We’ve never in the entire history of humanity been more connected than we are today. Social Media has given us the ability to connect with people across the globe and see their way of life. Anything we want to know about the world at large is just a google search away. While this is incredibly beneficial for us to learn and grow, as creatures of vanity we can’t help but use these tools to watch our friends, family, our exes or high school rivals. Only to see their seemingly perfect lives and feel crappy about our own.
In most of our minds by a certain age we would be married, working in a career we love, stable with our finances, traveling the world, having kids, living in a lovely house etc. It can be painful when life doesn’t match the blueprint you set for yourself, but chances are you have something you’ve got that others want. Whenever you find yourself coming down with a nasty case of “Checklist Syndrome”, keep the following bullet points in mind.
- We only Post about the Areas in our lives that are going well: Someone that has found success in finances might be struggling in their relationships, but they’ll usually never post about their loneliness. They’ll post the new car they’ve bought, the view from their hotel overlooking a luxurious destination, and often times they’ll post and post and post. But when you’re posting, you’re not striking up a conversation with the cute bartender, or hitting the dance floor. We tend to want to put our best self forward on social media, but rarely do people see the whole picture.
- Even the stuff we have checked off requires maintenance: I have the most wonderful fairy tale marriage, full of insta-worthy date nights and Sunday breakfasts followed by cuddling on the couch. But even so we have fights that wake up the neighbors from a cold dead sleep. Checklist syndrome fills our heads with the idea that once an item is checked off we can relax and let the credits role. Your perfect job requires you to show up on time and do the work even when you’re exhausted, a happy marriage means that both of you sacrifice a little of what you want for each other, a big beautiful home will eventually need a new roof, and if you stop paying your mortgage you’ll lose it. I like how Alan Watts refers to life as a symphony. If you rush to the end of it, you miss all the music.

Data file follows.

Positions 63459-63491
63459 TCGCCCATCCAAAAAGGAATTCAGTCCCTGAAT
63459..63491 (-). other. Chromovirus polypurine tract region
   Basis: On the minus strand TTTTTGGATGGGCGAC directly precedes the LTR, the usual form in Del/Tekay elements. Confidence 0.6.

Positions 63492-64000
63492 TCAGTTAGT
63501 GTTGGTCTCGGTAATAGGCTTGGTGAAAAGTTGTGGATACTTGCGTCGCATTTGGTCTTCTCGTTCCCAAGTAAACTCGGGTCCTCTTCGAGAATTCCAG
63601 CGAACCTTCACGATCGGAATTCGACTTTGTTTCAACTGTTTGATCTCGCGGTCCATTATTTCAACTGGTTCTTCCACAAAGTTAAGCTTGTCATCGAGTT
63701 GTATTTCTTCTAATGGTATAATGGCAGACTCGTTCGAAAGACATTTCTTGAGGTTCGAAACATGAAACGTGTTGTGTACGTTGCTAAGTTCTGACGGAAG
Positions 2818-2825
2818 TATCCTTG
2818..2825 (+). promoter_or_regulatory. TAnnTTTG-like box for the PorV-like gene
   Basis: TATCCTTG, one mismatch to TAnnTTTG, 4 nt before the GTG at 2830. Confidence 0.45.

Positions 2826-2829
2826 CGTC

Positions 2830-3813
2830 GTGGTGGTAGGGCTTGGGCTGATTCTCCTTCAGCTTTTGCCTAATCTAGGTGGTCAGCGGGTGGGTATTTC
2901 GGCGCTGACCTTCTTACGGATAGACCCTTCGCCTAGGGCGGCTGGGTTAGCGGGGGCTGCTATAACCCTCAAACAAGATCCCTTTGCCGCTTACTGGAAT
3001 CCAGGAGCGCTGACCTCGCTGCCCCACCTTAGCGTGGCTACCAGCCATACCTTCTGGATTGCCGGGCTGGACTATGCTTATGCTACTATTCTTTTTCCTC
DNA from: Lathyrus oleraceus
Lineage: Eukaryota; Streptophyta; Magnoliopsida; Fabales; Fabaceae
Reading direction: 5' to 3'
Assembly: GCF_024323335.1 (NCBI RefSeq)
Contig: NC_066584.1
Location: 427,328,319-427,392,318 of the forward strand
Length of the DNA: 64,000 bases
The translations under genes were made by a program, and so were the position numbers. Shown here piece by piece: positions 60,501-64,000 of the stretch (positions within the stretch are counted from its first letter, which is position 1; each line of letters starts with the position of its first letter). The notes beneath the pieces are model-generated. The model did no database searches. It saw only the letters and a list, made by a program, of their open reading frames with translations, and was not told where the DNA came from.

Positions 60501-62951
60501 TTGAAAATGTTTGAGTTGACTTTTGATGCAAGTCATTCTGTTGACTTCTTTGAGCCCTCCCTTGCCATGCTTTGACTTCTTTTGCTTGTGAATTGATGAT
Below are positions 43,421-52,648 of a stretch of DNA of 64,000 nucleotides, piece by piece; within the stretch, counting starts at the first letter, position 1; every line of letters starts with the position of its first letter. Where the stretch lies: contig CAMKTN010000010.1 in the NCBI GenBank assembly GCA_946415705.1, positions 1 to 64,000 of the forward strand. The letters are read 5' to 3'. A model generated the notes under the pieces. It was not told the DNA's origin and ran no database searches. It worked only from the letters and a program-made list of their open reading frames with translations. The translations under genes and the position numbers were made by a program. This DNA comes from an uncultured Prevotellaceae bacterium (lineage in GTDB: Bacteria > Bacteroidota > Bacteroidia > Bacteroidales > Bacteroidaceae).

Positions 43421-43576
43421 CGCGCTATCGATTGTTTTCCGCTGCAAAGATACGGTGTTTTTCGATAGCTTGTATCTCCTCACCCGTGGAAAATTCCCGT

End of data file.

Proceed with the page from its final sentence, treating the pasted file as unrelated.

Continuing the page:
- Your checklist might actually be someone else’s: If someone you know seems happy because they have certain things checked off their list, that doesn’t mean you’ll be happy if you check those things off. You might feel bad because you’re at a certain age and still single or not done with college, but you have no way of knowing for sure that if those boxes were checked that you’d be happy. Chances are if you’re really struggling to meet a standard you’ve set for yourself, you don’t really want to meet it in your heart of hearts. Go within and search your soul for your real check list, but don’t give yourself deadlines.
More often than not, unanswered prayers are answered prayers. Be flexible with your definition of joy, and be open to life’s surprises. You’ll always find something wonderful.
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